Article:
What does CWD mean to me? Come find out at the CWD Public Information Meeting Scheduled for May 12 at Gainesboro Elementary School.
The Virginia Department of Game and Inland Fisheries (VDGIF) will be hosting an information meeting regarding Chronic Wasting Disease (CWD) and how having a confirmed case in Virginia will affect hunting and other activities in the region. The meeting will be held on May 12, at Gainesboro Elementary School from 7-9 p.m. Wildlife biologists and conservation police officers will be on hand to discuss the agency’s CWD Response Plan and actions that may be taken.
VDGIF received laboratory results from CWD samples collected through the 2009-2010 hunting season, and found one confirmed case of CWD. Since 2002, nearly 5,000 samples have been collected in Virginia, and CWD has been detected in only one deer.
The CWD-positive deer was killed by a hunter on November 14, 2009, in western Frederick County and was one of more than 200 hunter-killed and vehicle-killed deer in the Active Surveillance Area tested this year for CWD. The Active Surveillance Area consisted of parts of western Frederick and Shenandoah Counties. VDGIF biologists have focused CWD surveillance in this area since 2005, when a deer with the disease was found in Hampshire County, West Virginia, within 10 miles of the Virginia state line. Deer with CWD have been found in that area of West Virginia every year since then.
CWD has been detected in 18 states and two Canadian provinces. CWD is a slow, progressive neurological (brain and nervous system) disease found in deer, elk, and moose in North America. The disease ultimately results in death of the animal. Symptoms exhibited by CWD-infected deer include, staggering, abnormal posture, lowered head, drooling, acting confused, and marked weight loss. There is no evidence that CWD can be naturally transmitted to humans, livestock, or pets.
Guided by the CWD Response Plan, a CWD Response Team composed of staff from VDGIF and other state and federal agencies considered a range of potential measures to manage CWD in the area. Recommended management actions, endorsed by the Board of Game and Inland Fisheries on April 20, 2010, and effective immediately, include:
- Delineation of a CWD Containment Area (CA) in western Frederick and Shenandoah counties, including the City of Winchester.
- Mandatory disease testing of deer harvested by hunters in the Containment Area on November 13, 20, and 27, 2010, at seven designated sampling stations. * Prohibition of deer feeding year-round in Clark, Frederick, Shenandoah, and Warren counties, and in the City of Winchester.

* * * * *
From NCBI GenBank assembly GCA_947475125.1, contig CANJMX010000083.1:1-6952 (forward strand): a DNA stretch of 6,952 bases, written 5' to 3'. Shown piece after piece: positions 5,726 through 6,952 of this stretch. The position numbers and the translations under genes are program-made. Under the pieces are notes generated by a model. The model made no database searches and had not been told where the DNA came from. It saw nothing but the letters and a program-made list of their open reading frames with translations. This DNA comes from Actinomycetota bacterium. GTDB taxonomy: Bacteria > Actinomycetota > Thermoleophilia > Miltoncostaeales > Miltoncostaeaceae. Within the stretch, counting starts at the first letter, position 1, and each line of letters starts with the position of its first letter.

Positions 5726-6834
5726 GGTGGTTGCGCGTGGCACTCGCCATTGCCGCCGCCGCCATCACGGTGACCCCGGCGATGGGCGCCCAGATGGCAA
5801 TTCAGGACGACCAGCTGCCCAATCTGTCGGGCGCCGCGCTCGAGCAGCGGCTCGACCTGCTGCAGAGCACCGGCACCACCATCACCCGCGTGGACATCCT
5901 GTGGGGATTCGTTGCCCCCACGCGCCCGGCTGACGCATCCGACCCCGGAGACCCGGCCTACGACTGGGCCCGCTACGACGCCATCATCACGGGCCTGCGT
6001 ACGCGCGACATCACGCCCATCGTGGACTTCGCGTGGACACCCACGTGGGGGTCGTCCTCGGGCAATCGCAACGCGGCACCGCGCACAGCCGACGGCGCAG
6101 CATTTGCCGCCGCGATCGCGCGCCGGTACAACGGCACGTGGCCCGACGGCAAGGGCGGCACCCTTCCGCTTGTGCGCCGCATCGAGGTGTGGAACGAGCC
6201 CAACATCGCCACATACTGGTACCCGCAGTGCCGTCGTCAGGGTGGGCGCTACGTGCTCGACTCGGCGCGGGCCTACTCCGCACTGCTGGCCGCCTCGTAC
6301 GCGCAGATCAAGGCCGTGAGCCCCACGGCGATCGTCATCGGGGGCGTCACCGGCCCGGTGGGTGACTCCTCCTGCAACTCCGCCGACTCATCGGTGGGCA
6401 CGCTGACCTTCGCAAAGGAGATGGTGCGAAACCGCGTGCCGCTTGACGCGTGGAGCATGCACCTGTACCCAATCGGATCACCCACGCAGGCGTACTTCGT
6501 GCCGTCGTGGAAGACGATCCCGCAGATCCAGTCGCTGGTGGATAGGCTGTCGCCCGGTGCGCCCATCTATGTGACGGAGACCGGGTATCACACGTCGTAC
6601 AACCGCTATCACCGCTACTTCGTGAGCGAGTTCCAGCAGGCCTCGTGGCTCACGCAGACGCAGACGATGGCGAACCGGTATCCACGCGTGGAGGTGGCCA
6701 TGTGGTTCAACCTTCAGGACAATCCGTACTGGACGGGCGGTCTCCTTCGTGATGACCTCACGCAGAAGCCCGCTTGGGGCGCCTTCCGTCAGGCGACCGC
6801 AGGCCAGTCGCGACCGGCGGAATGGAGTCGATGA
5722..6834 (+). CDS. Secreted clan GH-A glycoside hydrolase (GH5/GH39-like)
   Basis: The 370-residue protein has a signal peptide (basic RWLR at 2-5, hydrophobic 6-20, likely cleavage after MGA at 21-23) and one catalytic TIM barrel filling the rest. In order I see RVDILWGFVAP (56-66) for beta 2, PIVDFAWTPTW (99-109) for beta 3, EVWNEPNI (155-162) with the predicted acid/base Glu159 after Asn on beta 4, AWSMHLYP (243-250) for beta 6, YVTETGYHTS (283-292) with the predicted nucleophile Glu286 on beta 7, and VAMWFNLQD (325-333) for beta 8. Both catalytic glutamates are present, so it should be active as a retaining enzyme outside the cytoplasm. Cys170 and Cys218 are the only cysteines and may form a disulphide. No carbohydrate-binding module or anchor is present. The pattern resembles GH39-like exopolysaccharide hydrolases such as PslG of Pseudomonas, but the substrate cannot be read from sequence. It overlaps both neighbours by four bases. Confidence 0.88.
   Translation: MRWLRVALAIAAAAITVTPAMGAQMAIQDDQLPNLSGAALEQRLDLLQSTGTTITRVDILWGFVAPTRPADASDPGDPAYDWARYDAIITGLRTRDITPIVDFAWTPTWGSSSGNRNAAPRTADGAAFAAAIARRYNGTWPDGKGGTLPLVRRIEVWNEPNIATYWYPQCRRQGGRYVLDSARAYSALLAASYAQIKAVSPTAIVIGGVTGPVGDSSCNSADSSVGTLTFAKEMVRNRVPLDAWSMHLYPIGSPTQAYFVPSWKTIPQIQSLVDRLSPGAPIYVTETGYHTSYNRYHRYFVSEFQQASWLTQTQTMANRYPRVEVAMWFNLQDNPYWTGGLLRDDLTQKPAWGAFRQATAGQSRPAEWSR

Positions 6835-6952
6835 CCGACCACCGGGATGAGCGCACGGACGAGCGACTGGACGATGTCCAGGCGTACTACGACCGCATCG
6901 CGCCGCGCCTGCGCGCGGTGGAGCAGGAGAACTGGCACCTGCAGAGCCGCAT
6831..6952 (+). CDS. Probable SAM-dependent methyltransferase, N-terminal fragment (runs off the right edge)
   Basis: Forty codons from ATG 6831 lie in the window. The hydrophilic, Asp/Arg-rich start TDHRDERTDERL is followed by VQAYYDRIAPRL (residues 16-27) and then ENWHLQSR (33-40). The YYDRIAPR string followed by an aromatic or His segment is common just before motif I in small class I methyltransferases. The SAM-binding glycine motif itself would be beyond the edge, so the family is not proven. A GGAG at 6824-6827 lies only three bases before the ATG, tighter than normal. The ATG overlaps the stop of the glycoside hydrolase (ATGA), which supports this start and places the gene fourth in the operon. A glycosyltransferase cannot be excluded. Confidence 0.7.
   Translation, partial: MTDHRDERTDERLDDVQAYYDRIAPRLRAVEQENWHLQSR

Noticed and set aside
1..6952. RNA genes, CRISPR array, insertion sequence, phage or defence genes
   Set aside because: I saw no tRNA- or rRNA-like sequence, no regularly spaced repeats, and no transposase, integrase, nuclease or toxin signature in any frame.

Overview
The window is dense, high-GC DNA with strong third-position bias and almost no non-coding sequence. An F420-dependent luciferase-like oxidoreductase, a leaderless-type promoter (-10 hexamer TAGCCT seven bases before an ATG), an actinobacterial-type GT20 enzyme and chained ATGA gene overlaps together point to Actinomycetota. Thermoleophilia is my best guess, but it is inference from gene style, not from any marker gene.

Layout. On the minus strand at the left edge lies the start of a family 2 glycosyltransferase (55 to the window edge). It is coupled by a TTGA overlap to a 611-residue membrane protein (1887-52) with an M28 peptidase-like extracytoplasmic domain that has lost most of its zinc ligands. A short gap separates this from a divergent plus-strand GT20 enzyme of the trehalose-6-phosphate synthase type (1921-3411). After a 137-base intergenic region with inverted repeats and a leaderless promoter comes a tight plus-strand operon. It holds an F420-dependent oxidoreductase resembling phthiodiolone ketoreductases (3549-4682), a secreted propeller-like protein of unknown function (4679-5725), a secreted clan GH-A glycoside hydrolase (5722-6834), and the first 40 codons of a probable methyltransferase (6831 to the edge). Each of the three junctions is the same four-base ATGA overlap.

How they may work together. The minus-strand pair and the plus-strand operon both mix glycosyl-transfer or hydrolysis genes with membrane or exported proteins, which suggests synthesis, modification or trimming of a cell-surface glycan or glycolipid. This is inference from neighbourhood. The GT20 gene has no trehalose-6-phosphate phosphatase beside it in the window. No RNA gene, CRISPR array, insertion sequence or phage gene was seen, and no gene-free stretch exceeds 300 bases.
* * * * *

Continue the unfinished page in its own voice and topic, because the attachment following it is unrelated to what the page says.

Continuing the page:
- Prohibit movement of deer carcasses and parts out of the Containment Area, with exceptions for certain parts allowed under the carcass importation law (e.g., quarters), and for parts going to meat processors, taxidermists, or landfills in Frederick or Shenandoah counties.
- Require meat processors, taxidermists, road-kill pickup crews, and waste management service contractors to dispose of all deer wastes from the Containment Area in a lined landfill in Frederick or Shenandoah counties.
- Prohibit rehabilitation and release of deer that originate from within the Containment Area and require that deer rehabilitated elsewhere in Frederick or Shenandoah counties not be released outside the county of origin.
- As a proactive measure to prevent spread of CWD, reduce the deer population in Clark, Frederick, Shenandoah, and Warren counties and in the City of Winchester by increasing the daily bag limit to two deer, activating an Earn-A-Buck requirement, and establishing all muzzleloader seasons as full-season either-sex.
The full text of recommended management actions can be found on the VDGIF website, along with other information about CWD.
Anyone who sees a sick deer that displays any of the signs described above should contact the nearest VDGIF office immediately with accurate location information. Please do not attempt to disturb or kill the deer before contacting the VDGIF.
It is the mission of the VDGIF to maintain optimum populations of all species to serve the needs of the Commonwealth; to provide opportunity for all to enjoy wildlife, inland fish, boating and related outdoor recreation and to work diligently to safeguard the rights of the people to hunt, fish and harvest game as provided for in the Constitution of Virginia; to promote safety for persons and property in connection with boating, hunting and fishing; to provide educational outreach programs and materials that foster an awareness of and appreciation for Virginia’s fish and wildlife resources, their habitats, and hunting, fishing, and boating opportunities.